From the foregoing, it will be seen that the invention relates to improvements in and to towed streamers and to a method for manufacturing them, in which the towed Streamer may form a means of towing an array, or may form the array itself. The streamer may be of modular construction and may be used to tow an array.
|Cited Patent||Filing date||Publication date||Applicant||Title|
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|US3766307 *||Aug 25, 1972||Oct 16, 1973||Andrews D||Buoyant electrical cables|
|US4011540 *||Jan 22, 1976||Mar 8, 1977||Standard Oil Company (Indiana)||Combined electret hydrophone and transmission line|
|US4399322 *||Feb 1, 1982||Aug 16, 1983||The United States Of America As Represented By The Secretary Of The Navy||Low loss buoyant coaxial cable|
|US4402069 *||Jun 3, 1981||Aug 30, 1983||The United States Of America As Represented By The Secretary Of The Navy||Acoustic envelope having minimal vibration and flow induced noises|
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|Citing Patent||Filing date||Publication date||Applicant||Title|
|US5272679 *||Jun 25, 1992||Dec 21, 1993||Australia Sonar Systems Pty Ltd||Towed array jacket|
|US5471436 *||Feb 21, 1992||Nov 28, 1995||Gec Marconi Systems Pty Limited Acn 003 890 515||Vibration isolation modules (VIM) for towed array streamers|
|US5745436 *||Jun 20, 1995||Apr 28, 1998||Geco A.S.||Semi-dry marine seismic streamer cable section|
|US5781510 *||Jan 17, 1997||Jul 14, 1998||Input/Output, Inc.||Hydrophone housing for a solid marine seismic cable|
|US6188646||Mar 29, 1999||Feb 13, 2001||Syntron, Inc.||Hydrophone carrier|
|US6614723||Aug 6, 2001||Sep 2, 2003||Input/Output, Inc.||Acoustic sensor array|
|US7693005 *||Sep 9, 2008||Apr 6, 2010||Pgs Geophysical As||Sensor streamer having two-layer jacket|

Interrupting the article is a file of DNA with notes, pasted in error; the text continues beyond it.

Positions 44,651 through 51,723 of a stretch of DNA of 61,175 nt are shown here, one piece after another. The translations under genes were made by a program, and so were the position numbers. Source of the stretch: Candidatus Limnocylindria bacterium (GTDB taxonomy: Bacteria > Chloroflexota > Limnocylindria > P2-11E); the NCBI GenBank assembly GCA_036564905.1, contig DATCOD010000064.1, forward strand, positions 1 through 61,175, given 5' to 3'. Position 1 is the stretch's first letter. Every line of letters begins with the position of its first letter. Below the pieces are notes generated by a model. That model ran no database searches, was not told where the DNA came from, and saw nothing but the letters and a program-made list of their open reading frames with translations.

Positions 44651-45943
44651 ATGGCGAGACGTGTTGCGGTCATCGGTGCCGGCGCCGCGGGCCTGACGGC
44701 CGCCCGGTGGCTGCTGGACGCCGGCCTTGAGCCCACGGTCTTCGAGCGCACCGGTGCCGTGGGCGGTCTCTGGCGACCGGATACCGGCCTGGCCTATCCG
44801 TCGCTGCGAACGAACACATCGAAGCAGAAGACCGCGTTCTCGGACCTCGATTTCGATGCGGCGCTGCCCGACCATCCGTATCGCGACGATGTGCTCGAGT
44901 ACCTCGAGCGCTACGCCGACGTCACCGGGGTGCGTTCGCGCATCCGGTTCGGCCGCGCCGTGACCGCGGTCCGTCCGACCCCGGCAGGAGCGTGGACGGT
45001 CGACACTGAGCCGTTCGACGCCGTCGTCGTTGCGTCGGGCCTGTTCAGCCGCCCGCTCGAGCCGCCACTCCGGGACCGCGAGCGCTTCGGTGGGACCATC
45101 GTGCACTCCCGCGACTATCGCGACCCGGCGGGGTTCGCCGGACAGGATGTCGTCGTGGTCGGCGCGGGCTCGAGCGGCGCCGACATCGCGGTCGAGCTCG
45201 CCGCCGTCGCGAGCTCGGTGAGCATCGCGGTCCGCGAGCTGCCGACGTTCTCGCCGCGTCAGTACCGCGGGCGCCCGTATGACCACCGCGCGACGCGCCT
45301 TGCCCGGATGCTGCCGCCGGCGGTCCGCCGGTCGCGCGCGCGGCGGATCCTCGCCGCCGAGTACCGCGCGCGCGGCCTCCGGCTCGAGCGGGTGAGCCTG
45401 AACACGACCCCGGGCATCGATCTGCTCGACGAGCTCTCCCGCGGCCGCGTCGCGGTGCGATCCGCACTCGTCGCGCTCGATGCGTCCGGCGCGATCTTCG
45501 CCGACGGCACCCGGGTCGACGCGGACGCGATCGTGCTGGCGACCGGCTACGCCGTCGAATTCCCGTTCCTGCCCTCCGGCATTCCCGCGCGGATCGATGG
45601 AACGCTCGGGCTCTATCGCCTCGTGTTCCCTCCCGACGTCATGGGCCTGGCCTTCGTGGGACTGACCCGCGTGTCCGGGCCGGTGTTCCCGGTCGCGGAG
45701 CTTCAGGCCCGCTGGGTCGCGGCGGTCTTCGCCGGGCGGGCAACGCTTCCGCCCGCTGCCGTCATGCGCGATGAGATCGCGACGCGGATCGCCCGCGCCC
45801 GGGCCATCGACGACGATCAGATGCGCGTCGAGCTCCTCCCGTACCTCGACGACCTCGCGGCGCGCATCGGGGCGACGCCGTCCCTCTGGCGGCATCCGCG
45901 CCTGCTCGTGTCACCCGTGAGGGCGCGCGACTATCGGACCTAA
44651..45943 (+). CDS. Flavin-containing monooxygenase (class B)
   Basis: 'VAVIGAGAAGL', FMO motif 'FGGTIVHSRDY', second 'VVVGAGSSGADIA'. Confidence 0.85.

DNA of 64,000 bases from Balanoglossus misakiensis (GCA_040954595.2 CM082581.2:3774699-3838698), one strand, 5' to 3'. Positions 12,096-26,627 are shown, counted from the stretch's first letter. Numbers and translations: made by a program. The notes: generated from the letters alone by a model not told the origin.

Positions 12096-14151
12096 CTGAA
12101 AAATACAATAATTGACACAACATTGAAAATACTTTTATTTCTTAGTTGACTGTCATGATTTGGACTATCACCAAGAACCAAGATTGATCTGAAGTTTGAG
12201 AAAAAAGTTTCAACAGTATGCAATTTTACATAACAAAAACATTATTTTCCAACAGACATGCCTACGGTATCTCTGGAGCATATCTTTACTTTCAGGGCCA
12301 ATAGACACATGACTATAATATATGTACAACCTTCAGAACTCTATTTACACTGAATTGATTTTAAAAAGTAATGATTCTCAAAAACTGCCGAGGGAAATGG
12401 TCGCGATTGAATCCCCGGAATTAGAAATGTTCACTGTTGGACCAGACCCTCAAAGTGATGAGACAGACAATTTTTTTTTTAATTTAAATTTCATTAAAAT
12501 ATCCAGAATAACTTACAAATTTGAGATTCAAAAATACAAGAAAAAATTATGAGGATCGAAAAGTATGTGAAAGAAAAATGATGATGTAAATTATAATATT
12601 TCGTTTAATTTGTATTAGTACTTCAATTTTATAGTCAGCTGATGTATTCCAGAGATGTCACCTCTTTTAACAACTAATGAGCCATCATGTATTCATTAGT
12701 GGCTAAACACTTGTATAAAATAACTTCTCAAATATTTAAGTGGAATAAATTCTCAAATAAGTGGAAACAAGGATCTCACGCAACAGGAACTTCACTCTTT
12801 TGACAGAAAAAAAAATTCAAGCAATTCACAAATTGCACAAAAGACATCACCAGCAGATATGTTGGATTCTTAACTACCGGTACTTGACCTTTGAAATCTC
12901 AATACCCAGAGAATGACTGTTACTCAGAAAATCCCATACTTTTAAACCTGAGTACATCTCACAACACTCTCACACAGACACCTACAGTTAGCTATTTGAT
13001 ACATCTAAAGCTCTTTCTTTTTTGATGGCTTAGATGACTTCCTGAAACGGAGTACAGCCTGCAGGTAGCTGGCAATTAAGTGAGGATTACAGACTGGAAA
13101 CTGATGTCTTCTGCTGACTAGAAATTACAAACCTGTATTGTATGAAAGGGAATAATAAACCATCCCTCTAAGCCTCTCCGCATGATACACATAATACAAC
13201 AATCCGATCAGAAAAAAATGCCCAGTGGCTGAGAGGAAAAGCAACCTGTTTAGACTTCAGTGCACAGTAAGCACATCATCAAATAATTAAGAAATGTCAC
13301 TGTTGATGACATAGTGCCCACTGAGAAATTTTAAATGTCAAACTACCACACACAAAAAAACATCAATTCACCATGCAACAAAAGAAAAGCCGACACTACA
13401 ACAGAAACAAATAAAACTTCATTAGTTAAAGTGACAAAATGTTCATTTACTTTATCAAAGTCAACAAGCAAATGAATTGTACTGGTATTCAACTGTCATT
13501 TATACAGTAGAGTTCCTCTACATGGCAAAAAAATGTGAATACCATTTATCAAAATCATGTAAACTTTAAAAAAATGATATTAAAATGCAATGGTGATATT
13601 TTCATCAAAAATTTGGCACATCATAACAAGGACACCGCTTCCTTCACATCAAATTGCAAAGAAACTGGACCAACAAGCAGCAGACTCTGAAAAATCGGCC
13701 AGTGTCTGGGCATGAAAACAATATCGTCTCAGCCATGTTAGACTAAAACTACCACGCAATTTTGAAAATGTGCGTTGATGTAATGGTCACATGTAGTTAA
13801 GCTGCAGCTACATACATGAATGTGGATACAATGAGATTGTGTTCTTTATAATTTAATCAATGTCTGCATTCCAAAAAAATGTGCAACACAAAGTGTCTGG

|US9250342 *||Jul 24, 2009||Feb 2, 2016||Sercel||Seismic streamer formed of sections comprising a main sheath covered with an external sheath formed using a thermoplastic material loaded with a biocide material|
|US20100020644 *||Jul 24, 2009||Jan 28, 2010||Sercel||Seismic streamer formed of sections comprising a main sheath covered with an external sheath formed using a thermoplastic material loaded with a biocide material|
|US20100061189 *||Sep 9, 2008||Mar 11, 2010||Andre Stenzel||Sensor streamer having two-layer jacket|
|U.S. Classification||174/101.5, 367/20, 367/130, 367/144, 367/154, 367/106|
|International Classification||H01B7/12, G01V1/20, D07B1/20|
|Cooperative Classification||H01B7/12, D07B1/20, G01V1/201, D07B1/147|
|European Classification||H01B7/12, G01V1/20B, D07B1/20|
|Jan 17, 1990||AS||Assignment|
Owner name: PLESSEY AUSTRALIA PTY. LIMITED, AUSTRALIA
Free format text: ASSIGNMENT OF ASSIGNORS INTEREST.;ASSIGNOR:HARVEY, ANTHONY P.;REEL/FRAME:005222/0751
Effective date: 19891110
|Feb 16, 1993||AS||Assignment|
Owner name: COMMONWEALTH OF AUSTRALIA, THE, C/- SECRETARY, DEP
Free format text: ASSIGNMENT OF ASSIGNORS INTEREST.;ASSIGNOR:SIEMENS PLESSEY PROPERTIES PTY. LIMITED;REEL/FRAME:006434/0819
Effective date: 19921207
Owner name: SIEMENS PLESSEY PROPERTIES PTY. LIMITED, AUSTRALIA
Free format text: CHANGE OF NAME;ASSIGNOR:PLESSEY AUSTRALIA PTY. LTD.;REEL/FRAME:006434/0815
Effective date: 19920819
|Sep 26, 1995||REMI||Maintenance fee reminder mailed|
|Nov 17, 1995||FPAY||Fee payment|
Year of fee payment: 4
|Nov 17, 1995||SULP||Surcharge for late payment|
|Sep 14, 1999||REMI||Maintenance fee reminder mailed|
|Feb 20, 2000||LAPS||Lapse for failure to pay maintenance fees|
|May 2, 2000||FP||Expired due to failure to pay maintenance fee|
Effective date: 20000218